Customer Service Myth Breaking: Customer Service Quality Will NOT Improve Over the Next Few Years
|Despite all the propaganda and trying to wish it so, there's no way that technology and social media are going to improve customer service in the near future. Technology almost never works to fix "human" based problems.
As is the case every year, people stick their oars in and make predictions for the next year, and there's tons of pundits telling us what is going to happen in 2011 in the worlds of both social media and customers service — two intimately linked topics. Most of the “experts” I've read seem to express their predictions as unannounced HOPES masquerading as tea leaf readings, and since both topics attract rather strong fanatics, it's not surprising. So, we're going to make OUR predictions, based on numbers that are usually not circulated much, because, quite honestly, people don't want to consider the downsides of their hopes.
#1: Pundits tend to agree that customer service will improve in 2012 due to increased corporate awareness of the power of customers coming about as a result of their acquiring voices through social media.
As customers we all want better service, although I sometimes wonder at a) how much we are willing to pay, since it's not free for businesses to offer good CS; and b) how unreasonable customer demands often are (talk to any customer service rep).
Business, however, look at customer service as overhead, particularly in terms of after-sales, and while it may be true that more companies are realizing that PR, marketing and customer service are merging, they are not going to put more money into customer service. What they are doing, at least the major corporations, is opening up social media channels IN ADDITION to continuing to support existing methods of contact, thus spreading their resources more thinly.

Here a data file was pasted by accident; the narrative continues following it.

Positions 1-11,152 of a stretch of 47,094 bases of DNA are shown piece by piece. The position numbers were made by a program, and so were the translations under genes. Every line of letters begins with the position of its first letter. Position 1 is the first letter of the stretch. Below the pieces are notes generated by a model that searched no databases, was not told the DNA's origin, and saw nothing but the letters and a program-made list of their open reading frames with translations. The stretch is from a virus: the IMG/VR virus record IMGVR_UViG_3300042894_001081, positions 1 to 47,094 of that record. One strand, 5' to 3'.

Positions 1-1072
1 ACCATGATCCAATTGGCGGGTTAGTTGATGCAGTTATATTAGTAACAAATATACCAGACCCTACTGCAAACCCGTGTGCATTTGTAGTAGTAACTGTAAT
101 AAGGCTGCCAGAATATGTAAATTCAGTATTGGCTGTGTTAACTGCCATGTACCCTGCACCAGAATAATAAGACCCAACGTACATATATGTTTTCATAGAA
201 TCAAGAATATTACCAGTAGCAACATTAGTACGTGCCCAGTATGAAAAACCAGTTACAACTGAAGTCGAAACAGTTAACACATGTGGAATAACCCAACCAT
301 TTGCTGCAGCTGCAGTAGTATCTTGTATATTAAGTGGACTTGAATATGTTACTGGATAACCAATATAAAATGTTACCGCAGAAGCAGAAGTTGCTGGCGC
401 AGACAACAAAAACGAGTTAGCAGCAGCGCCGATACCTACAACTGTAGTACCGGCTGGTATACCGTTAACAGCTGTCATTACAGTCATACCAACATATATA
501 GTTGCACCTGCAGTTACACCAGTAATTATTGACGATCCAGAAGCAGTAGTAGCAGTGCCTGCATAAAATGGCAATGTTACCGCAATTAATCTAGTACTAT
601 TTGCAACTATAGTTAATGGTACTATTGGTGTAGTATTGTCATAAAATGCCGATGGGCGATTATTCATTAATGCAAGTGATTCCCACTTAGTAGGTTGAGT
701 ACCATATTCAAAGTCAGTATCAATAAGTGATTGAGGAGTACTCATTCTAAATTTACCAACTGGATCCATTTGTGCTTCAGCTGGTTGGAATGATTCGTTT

Overall, customer service quality will drop in 2011-2012. On one hand the “old” channels will remain atrocious in terms of complications, level of automation, response time, quality of customer service reps, etc, or even worsen if that's possible. On the other customers who have figured out that contacting companies via the “new” social media will discover that, in 2011, at least towards the end of the year, that path will not be faster, or easier. Companies will no longer respond so quickly on social media as the more aggressive ones have in 2011 as the new toy loses luster.
Customers will realize that contacting companies for customer service via social media simply adds another layer to the communication task, and also realize companies shift from social media to phone or email anyway to complete the communications and problem solving.
Continued Profitability For “Good Enough” Customer Service
Underlying a lack of improvement is a basic tenet that has not changed. Companies who offer “good enough” customer service will continue to thrive business-wise. They will continue to make profits, experience growth (such that is possible in a tough economy), have their share prices move with the market or above it, even while they may cut customer service and support staff, or outsource it to the backwoods of Dildo, Newfoundland, Canada (no offense to the Dildodians).
The same companies that have been cursed by customers as having terrible customer service (see the various surveys for past years) will be on the list again for 2011. Comcast, a company heralded as doing remarkable things with social media and customer service will continue to be among the worst perceived. Wal-Mart will be around the top of the bottom. Several banks, including Citibank, who hired the social media/customer service guru responsible for Comcast's surge (well no, it didn't and neither will Citibank). The usual airlines and telecoms will be there.
And none will suffer from the perceptions of poor customer service in any visible financial ways, except if there's an untoward singular event (like a plane crash).
That's because their customer service is “good enough”, and customers simply do NOT behave like most of the pundits think they behave. Of course, there's also the fact that for a number of sectors, there IS no competition that offers better customer service, and that's because they are ALL doing “good enough”, because it works.
Conclusion on Customer Service Quality for 2011:
Sorry folks. We'd all like to see better service. Companies would be better advised to reduce the channels they use, but use them very very well, and concentrate their customer service resources. Imagine a company that says: “No, we don't offer support through email, or social media, or even through our store sales staff as an after sales service. Instead, CALL us at our toll free number, and we guarantee, you will speak to a helpful, knowledgeable person within FIVE minutes of calling, and [make whatever promises/commitments work].”